Monday, June 2, 2014

Document, describe, and reflect.

What is a day of climbing like? Or a session in the gym?  How does each set of movements (route attempt, etc.) contribute to an overall picture of how one climbs?

In light of an earlier post, I started to wonder about this for myself.  The primary image (below) from that post suggests that "just climbing more" would tend to mean more sets of of movements that are towards the middle of the intensity and movement number spectrums (Oval region). In contrast, RCTM training sessions would push climbers to records sets that are along an upper diagonal limit that maximizes the combined components of intensity and number of movements. In general, training then, inspires climbers to put in more sets that are more extreme on these two combined dimensions. Low intensity sets will be longer in duration, and brief sets will be more intense. Also, in the case of power endurance, duty cycles will be more rapid. and rests will be systematic and brief (e.g. one min on, two min off).

Document: I started by measuring all sets of moves from a training day.  Let’s say that every route, every boulder problem attempted, and every attempt or send is a “set” of hand movements.  Each movement has an intensity, and each set has a number of moves.  We can summarize the intensity of each set of moves with an average intensity.

A start of a normal day at the crag might look like this:

Set #
Name or description of set
# moves
average intensity
Notes, including qualitative observations
Warm up
felt a bit tired,  rested 10 min before next climb
Warm up 2
more energetic, felt super solid. . .

What would it look like for you?

Next time your climb or train, bring a notebook and record each climb, attempt, or set of moves; defining each of the following attributes.  Here is one example of how you might record your info. In addition to # of moves and average intensity in each set you might also want to record additional info like rest time between sets,  qualitative dimensions like how you felt, etc.  After the climbing is over, go to your handy spreadsheet and enter in the # of moves and average intensity for each set, and visualize the distribution of the scatter plot  [movements (X) and intensity (Y)].  This link goes to a google doc with a simple set up for entering sets and creating your own plot. Just copy the file and make your own version of the google doc.

Last Thursday I  trained endurance and also completed a brief hangboard workout.  I did three ARC sets and just three hangboard sets.   Here is the plot from that day:  

Notice that the X axis is displayed in log scale, meaning every major represents double the distance of the previous unit.  This allows us to see variation across the range of relevant set sizes, including single move limit bouldering problems to 250 move ARC sessions.  In this instance we just have three hangboard sets of 5 or 6 moves and three arc sessions of 103, 80, and 83 moves.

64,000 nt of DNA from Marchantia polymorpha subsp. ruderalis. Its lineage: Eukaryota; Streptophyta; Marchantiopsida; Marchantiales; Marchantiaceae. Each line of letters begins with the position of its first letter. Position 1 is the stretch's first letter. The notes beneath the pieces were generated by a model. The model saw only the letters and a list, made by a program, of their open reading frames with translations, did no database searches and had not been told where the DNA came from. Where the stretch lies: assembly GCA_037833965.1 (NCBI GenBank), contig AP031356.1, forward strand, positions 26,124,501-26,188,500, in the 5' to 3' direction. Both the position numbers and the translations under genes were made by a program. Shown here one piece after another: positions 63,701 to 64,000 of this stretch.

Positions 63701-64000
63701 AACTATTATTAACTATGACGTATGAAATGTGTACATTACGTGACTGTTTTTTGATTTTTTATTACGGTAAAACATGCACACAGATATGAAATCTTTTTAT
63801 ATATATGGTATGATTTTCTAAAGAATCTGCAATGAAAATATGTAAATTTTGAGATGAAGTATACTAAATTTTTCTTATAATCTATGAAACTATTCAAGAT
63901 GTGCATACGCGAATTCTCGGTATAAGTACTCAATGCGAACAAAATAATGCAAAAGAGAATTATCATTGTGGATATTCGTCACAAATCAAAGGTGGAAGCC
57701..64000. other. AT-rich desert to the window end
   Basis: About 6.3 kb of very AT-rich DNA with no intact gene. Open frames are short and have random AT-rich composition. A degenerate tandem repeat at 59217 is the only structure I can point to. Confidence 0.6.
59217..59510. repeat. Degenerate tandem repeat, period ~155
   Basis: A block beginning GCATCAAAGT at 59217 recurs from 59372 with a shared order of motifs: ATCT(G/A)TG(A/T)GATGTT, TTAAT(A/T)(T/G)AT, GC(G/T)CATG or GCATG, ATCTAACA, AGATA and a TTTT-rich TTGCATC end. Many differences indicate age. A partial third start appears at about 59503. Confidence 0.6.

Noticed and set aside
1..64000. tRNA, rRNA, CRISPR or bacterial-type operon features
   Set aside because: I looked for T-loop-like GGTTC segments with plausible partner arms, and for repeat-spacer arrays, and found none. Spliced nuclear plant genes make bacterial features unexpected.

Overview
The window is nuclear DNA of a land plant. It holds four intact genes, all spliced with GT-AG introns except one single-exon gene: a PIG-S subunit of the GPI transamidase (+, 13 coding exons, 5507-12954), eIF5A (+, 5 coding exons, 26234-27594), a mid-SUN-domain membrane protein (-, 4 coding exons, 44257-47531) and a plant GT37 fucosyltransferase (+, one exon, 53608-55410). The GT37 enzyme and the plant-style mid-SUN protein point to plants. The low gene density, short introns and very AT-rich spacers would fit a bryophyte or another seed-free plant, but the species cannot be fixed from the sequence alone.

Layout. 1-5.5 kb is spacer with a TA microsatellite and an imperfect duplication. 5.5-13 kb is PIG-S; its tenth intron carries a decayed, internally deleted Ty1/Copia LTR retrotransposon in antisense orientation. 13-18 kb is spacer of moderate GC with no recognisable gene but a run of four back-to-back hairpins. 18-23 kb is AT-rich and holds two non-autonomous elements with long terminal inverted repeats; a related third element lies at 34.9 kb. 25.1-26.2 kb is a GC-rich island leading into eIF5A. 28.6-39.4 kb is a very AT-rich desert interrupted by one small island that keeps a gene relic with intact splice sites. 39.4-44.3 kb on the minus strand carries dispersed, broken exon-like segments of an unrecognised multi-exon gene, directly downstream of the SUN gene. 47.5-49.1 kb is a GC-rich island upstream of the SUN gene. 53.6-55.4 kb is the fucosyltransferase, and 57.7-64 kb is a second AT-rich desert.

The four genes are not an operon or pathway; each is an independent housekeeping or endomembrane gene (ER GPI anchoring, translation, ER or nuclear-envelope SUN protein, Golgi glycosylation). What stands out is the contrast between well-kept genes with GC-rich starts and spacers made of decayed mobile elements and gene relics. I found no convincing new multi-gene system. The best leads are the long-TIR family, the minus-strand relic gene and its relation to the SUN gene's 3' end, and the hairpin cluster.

Describe: Check out this set of table and graphs (a combination of multiple days of workouts).  

Notice how, except for the 2 warm ups and the two attempts on “BluesClues”, the other sets correspond directly to the 4 types of workouts described in the RCTM.  Also note that those workouts extend further towards the high move / low intensity (220 hand moves!) and low move / high intensity (1-2 moves) extremes than do warmups or route send attempts.  I suspect that prior to RCTM, more of my “sets” would have fallen in the more middle territory that is circled in red, and thus, would be motivating less extensive muscular adaptation.   Another punchline is that these days, instead of doing a conventional warm up, I tend to do a 15 min ARC session, and hopefully, both warm up and inspire a bit of capillary growth.

I plan to keep updating the graph with additional training days, and will post updates in the future. 

Reflect: Expanding the upper diagonal.

Training according to RCTM means pushing more of your sets into the upper diagonal and making sure that during every climbing season you are keeping the diagonal wide and fully established across the range of hand movements.  

Here is an update:  Today (6/3/14) I did a couple warm up hangs, a long ARC set and 10 hangboard sets. I played around with slightly longer hangs (10 seconds on, 5 off, 6 reps in a set). This is he duty cycle from the beginner workout, although earlier this year I was doing a version of the intermediate (7 seconds on, 3 off, 7 reps in a set).  My thinking is that the longer time on would be more specific to onsighting than redpointing. Anyways, here is what my log of sets looks like, with small jitter added to the hangboard values to avoid overplotting the same location.

This plot demonstrates one reason that periodized training can be helpful.  It is not possible to be fully fresh after a good hangboard session, and your connective tissues will be strained.  That would be a terrible time to train power, so no campusing for me today, lest I risk needless injury.  Similarly, I would not want to fill in the middle of the diagonal with some power endurance workouts, lest I overwork my elbows.  

Next steps:   Small changes to current practices that can push more of your sets into the upper diagonal

In an upcoming post am going to write about small changes that climbers can make that would allow them to shift their current "just climbing" towards the upper diagonal and thus, towards more optimal muscular response.  Improvement does not require the "end of fun" for climbers, nor "complete redesign" for climbing gyms.  Small but crucial shifts can make a huge difference.

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